The reason for dwelling at such length on the topic of the semantic differential is that it explains a host of phenomena unique to CIA propaganda: why certain words are used and others are not; the use in propaganda of words that sound like communism; the attempt at behavioral conditioning of previously positive terms into negative ones by simple physical association; the projection of a highly-polarized world view in which the government is depicted exclusively in terms that reflect not only the expected negative attitude, but also impotency and passivity.
By 1974 I had concluded that whoever was running El Mercurio was using the semantic differential. Interestingly, it was Charles Osgood himself who agreed with this analysis and helped me to prove it. The voluminous MK-ULTRA records released by the CIA in 1978 confirm that the semantic differential is the strategic intelligence on which CIA propaganda targeting is based. It is to CIA psychological warfare the equivalent of the inertial guidance system of an atomic missile.
The combined effect of word associations (derived from the semantic differential) with subliminal imbeds is so strong that it displaces any other message.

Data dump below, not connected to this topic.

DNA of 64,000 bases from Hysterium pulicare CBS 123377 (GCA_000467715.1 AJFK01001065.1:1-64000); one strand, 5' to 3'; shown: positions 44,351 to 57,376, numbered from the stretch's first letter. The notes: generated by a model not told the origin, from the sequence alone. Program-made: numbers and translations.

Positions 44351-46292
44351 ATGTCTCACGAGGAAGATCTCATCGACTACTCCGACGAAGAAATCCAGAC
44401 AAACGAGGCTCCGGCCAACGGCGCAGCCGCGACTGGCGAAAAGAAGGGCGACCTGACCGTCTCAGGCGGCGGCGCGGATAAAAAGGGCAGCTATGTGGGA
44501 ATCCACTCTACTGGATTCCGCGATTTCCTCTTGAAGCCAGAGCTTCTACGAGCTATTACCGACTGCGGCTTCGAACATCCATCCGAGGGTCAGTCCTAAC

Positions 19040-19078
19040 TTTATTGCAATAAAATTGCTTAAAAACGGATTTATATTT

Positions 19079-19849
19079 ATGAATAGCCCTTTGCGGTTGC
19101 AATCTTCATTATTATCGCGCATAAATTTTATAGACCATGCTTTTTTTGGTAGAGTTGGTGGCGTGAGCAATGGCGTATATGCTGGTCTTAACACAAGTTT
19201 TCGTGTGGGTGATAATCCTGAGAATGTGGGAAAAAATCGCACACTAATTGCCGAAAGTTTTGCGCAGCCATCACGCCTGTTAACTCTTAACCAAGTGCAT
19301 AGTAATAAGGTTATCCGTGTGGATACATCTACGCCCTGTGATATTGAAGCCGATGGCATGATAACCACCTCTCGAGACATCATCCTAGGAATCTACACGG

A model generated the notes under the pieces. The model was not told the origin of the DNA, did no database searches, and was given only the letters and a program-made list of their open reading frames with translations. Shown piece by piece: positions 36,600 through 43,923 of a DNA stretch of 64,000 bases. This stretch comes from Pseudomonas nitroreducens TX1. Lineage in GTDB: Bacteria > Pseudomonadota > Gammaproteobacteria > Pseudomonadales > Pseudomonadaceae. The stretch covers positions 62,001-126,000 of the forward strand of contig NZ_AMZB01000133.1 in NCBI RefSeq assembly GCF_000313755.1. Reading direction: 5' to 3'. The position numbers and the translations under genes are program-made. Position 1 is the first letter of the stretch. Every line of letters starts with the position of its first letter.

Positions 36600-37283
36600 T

The intense psychological and physical fear aroused in viewers of the film The Exorcist is notorious. Not as well known is the fact that these reactions were the result of the use of very strong subliminal messages, in particular of a death mask. The subliminal use of the death mask in The Exorcist has been widely discussed in many publications. It should be noted that William Peter Blatty, the author, has stated that he was involved in psychological warfare operations in Viet Nam.
As described in Media Sexploitation, by Wilson Brian Keys, The Exorcist was "a brilliant repertoire of visual and auditory subliminal innovations... There is no possibility of rational decision making or defense, since consciousness is bypassed completely. Numerous times during the movie there was a flash of light and the face of Father Karras momentarily appeared as a large, full-screen death mask apparition... At the movie's climax, when Father Karras was possessed by the devil, his face turned white — closely resembling the tachistoscoped death mask."